Work that, even when it does not result in gain, due to the debt of the worker, who ends up working for free, reduces the number of mouths in the family, during the off-season, for insufficient food.[2] And, if there is any gain, even below the value created by captive labor in relation to the balance received, it will be a benefit based on the peasant ideology of survival work against the capitalist ideology of profitable work. This is the contradiction whose cause sociology can decipher.

Slave labor is the painful expression of the true historical conflict between the underprivileged and capital, one of the structural conflicts of Brazilian capitalism in the dispute over the land of work, the land of survival, against the land of business and rentism, of usurpation, of an underdeveloped capitalism. It is the agrarian issue as a labor issue that gives meaning to this conflict and this drama. The authors of digressions on “contemporary slavery” fail to address this sociologically explanatory contradiction. That of capital's indirect assault on the peasant world, assault through the mediation of social concealment to enable the economic results of its expanded reproduction.

The regions and communities of these populations have often been the places where peasants are recruited to work under debt slavery. It is not, therefore, a geographical reference, but a dated, pre-capitalist social mediation, whose historical delay is of interest to capital, but whose resistance and survival is of interest above all to the victim – the peasant and the original populations. This delay is, in fact, their cultural and political capital, which is only wasted because they lack political and partisan mediation. The delay, in fact, is due to the parties' lack of recognition and understanding of the meaning and political function of human groups left on the margins of history due to a mistaken option in favor of a socially exclusionary conception of progress.

The motivations, often extra-scientific, of scholars vary, who, when revealing and denouncing occurrences, disregard, because they are unaware of or minimize, the explanatory and revealing contradictions of the problematic social reality. Those that sociologically understand the visible and the non-visible, the false and the true. The revealed and hidden factors of the historical process. The factors of reiteration and those of transformation of reality, those that socially create the new and, at the same time, recreate what appears to be what already exists, as Henri Lefebvre interprets and explains.[3] Those who are present in the structuring of the social conditions of captivity, that is, in the dispute and domination of capital over community and traditional places and situations of peasant sociability and autonomy and the economy of direct production of means of living, in parallel with that of marketable surpluses . Those of excluded and original populations.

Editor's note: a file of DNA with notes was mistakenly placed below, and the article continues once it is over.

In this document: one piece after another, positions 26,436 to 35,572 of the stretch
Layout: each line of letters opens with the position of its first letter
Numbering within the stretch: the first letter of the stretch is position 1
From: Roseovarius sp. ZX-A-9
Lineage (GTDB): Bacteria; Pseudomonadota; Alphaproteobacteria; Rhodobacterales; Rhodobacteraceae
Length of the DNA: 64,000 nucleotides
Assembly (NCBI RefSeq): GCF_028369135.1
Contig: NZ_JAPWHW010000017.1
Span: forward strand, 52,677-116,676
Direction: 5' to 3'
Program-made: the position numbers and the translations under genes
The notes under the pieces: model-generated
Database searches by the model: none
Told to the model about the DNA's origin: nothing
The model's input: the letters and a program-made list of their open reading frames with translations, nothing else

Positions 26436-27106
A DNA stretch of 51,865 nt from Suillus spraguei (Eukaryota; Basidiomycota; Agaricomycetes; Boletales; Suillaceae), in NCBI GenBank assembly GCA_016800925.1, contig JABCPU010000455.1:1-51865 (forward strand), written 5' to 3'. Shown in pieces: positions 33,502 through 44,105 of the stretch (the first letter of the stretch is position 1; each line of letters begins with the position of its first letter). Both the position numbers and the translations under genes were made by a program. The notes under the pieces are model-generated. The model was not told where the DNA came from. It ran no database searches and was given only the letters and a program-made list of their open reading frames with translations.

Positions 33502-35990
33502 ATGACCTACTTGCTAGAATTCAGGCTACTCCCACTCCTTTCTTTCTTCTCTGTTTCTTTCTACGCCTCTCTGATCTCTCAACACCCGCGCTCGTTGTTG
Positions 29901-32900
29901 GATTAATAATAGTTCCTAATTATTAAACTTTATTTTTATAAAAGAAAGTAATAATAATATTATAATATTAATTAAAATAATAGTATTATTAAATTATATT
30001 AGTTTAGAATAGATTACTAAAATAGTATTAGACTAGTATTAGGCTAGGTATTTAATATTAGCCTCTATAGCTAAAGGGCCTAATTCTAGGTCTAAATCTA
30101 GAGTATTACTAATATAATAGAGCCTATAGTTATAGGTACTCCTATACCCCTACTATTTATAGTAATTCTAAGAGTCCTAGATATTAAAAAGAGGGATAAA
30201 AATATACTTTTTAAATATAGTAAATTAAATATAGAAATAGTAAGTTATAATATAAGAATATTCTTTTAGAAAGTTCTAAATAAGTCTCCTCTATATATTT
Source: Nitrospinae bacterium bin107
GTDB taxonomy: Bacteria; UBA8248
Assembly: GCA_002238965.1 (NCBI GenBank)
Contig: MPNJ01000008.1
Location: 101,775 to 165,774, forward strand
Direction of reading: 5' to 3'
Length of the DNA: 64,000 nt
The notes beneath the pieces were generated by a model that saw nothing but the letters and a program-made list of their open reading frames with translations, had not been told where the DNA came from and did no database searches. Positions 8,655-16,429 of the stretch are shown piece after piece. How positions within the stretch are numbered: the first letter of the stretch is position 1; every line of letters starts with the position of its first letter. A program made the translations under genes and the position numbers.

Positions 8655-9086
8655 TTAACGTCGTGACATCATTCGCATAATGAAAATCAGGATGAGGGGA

Or, alternatively, those who unveil and expose the invisibilities inherent to capitalism in an underdeveloped country, like ours, and expose the vulnerabilities of the voluntarism of those who dedicate themselves to questioning and combating it, prisoners of the superficial and apparent. Which is so characteristic of today's political fashion, but divorced from the revelations of science and the harsh truths and uncertainties of social contradictions. Marx’s uncomfortable scientific observation that “men make their own history, but they do not make it as they want…”.[4] And even less so as others want to do it in the name of everyone without legitimately representing them.

This disagreement is the explanatory core of all Marxian sociology. It is a question that defines the profile of this book in line with the tradition of critical sociological thought, that is, dialectical, that of expanding and deepening knowledge about social reality beyond the mere now. The unveiling and questioning of social alienation, which covers reality, as a false premise of science that exists in uninformed and superficial militancy.

The issue of “contemporary slavery” is, in sociology, a matter of urgency and is also a matter of confronting the increasingly intense power of post-modernity to minimize social problems. This is the society of hiding the deep and causal truths of history and its own historicity.

Many want to altruistically combat the inequity of anti-social and anti-human working relationships. Others want, in a not so altruistic way, to combat interpretations that may be at odds with their common sense opinions, their partisan and ideological interests and conveniences, their political exhibitionism.